Jackson, N., 2008. Online political communication: the impact of the internet on MPs 1994-2005. Doctorate Thesis (Doctorate). Bournemouth University.
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Existing research on MPs using the Internet (Halstead 2000, Perrone 2002, Ward and Gibson 2003, Jackson 2003, Ward and Lusoli 2005, Ward et al. 2005, Jackson 2005, Auty 2005, Jackson 2006b) has tended to be too reliant on content analysis; restricted to one part of the Internet, and involved limited research on the views of actual users of an MP.s online presence their views of it. This thesis seeks to identify the impact of the Internet on MPs through: their campaigning abilities; the impact on their role as representatives and how MPs communicate. The research triangulates data on the impact of websites, email, e-newsletters and weblogs through content analysis, questionnaires and interviews. The data collated has helped develop a theoretical understanding of how MPs campaign, represent and communicate. First, there is evidence that e-newsletters can be used as effective vote- winners by encouraging constituents to switch votes. This „incumbency effect. (Krasno 1994) suggests that existing research (Curtice and Steed 1997, Butler and Collins 2001) has under-estimated the effect of a personal vote (Cain et al. 1987). Second, websites and e-newsletters are helping MPs develop a new representative role, by providing an „information portal. which encourages local participation. Third, there is evidence that we are on the threshold of a new model of e-representation. MPs. use of e-newsletters appears to be developing a parallel of e-constituency which enhances the relationship geographical constituents have with their MP. At the same time, weblogs are creating a separate e-constituency whose online link to an MP is based on interest not geography. Fourth,a typology has been created for explaining how MPs use the Internet, with four different characteristics:technophobes; bandwagoners; mapie; and pioneers. The Internet is creating a new architecture of representation with both a territorial axis, and an issue axis accessible from the computer keyboard.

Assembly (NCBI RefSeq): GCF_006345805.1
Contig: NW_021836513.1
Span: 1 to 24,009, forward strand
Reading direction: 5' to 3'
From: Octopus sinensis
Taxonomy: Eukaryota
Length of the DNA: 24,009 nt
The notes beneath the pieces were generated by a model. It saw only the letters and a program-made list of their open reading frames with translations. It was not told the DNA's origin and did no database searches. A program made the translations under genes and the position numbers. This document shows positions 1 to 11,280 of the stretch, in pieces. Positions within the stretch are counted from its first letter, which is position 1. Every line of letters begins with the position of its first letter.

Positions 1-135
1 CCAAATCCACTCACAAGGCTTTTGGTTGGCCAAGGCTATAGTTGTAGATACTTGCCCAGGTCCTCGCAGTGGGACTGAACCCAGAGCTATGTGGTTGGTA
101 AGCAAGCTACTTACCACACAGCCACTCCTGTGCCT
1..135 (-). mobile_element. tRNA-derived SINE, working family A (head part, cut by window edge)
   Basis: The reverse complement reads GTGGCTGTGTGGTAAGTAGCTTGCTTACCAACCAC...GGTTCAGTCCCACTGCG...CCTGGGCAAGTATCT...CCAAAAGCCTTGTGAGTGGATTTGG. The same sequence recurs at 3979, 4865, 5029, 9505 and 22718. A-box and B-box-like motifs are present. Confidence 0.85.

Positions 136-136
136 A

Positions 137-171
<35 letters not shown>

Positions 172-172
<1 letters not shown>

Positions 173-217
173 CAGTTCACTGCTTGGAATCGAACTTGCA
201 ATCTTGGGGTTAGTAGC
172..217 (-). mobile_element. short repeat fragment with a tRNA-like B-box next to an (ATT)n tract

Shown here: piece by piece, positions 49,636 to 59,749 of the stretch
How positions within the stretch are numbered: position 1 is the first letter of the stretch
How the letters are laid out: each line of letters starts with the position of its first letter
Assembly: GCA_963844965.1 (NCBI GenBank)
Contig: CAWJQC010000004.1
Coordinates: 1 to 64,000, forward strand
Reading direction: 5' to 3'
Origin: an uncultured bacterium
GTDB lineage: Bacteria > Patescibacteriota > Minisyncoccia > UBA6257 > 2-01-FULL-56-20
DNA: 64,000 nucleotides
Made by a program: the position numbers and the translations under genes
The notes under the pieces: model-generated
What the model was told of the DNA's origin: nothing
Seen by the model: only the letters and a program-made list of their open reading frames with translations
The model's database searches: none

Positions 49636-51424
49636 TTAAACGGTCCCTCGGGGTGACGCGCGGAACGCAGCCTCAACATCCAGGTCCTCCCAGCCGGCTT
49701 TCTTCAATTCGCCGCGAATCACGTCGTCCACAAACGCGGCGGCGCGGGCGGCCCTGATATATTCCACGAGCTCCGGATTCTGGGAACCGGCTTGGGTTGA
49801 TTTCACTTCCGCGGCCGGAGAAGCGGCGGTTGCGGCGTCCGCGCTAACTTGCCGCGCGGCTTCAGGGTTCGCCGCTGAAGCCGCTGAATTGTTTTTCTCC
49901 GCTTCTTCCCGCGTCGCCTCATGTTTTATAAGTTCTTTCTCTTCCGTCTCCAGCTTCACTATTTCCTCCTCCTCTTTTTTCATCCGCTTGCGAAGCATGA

|Item Type:||Thesis (Doctorate)|
|Additional Information:||A thesis submitted in partial fulfilment of the requirements of Bournemouth University for the degree of Doctor of Philosophy. If you feel this infringes your copyright please contact the BURO manager. January 2008|
|Subjects:||Social Sciences > Public Administration|
Social Sciences > Politics
|Deposited By:||INVALID USER|
|Deposited On:||03 Dec 2009 12:54|
|Last Modified:||24 Mar 2014 12:16|
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